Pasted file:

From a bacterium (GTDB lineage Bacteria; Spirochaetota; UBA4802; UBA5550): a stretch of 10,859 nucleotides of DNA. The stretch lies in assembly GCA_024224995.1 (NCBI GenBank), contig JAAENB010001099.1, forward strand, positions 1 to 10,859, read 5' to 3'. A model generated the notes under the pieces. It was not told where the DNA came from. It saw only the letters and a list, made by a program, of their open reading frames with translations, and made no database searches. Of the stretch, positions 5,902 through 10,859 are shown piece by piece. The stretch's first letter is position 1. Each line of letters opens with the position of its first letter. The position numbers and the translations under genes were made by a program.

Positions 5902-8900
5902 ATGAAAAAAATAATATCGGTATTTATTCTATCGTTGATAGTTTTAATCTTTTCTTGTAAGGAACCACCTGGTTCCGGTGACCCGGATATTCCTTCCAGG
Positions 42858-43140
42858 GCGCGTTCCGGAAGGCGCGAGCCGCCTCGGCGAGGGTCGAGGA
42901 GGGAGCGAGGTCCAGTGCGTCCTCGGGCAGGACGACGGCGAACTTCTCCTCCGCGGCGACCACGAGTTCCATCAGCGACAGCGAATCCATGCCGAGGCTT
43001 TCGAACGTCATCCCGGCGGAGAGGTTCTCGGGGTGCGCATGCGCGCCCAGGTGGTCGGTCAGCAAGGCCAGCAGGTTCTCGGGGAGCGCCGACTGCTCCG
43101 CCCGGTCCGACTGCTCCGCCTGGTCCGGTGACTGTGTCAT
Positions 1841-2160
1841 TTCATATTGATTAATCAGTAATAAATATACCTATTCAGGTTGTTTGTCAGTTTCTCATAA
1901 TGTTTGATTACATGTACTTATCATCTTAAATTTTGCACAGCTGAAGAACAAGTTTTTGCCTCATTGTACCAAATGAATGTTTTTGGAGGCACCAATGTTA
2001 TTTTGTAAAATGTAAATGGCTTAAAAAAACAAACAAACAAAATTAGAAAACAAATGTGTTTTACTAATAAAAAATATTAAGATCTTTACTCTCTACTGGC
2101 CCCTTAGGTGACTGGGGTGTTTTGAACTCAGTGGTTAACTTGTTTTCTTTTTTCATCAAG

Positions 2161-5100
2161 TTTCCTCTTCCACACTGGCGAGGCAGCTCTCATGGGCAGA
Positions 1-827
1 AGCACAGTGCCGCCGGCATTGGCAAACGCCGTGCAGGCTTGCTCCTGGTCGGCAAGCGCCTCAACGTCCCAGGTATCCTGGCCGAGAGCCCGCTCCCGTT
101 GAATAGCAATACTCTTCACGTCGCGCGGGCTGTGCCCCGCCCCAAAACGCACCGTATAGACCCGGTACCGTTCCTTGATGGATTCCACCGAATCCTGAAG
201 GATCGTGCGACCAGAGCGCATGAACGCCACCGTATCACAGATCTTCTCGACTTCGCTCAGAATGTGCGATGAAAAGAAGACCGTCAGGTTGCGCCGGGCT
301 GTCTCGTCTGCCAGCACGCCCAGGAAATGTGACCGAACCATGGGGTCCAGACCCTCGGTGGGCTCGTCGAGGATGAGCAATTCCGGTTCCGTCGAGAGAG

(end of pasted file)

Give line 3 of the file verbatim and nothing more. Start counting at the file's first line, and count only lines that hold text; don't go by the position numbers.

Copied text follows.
5902 ATGAAAAAAATAATATCGGTATTTATTCTATCGTTGATAGTTTTAATCTTTTCTTGTAAGGAACCACCTGGTTCCGGTGACCCGGATATTCCTTCCAGG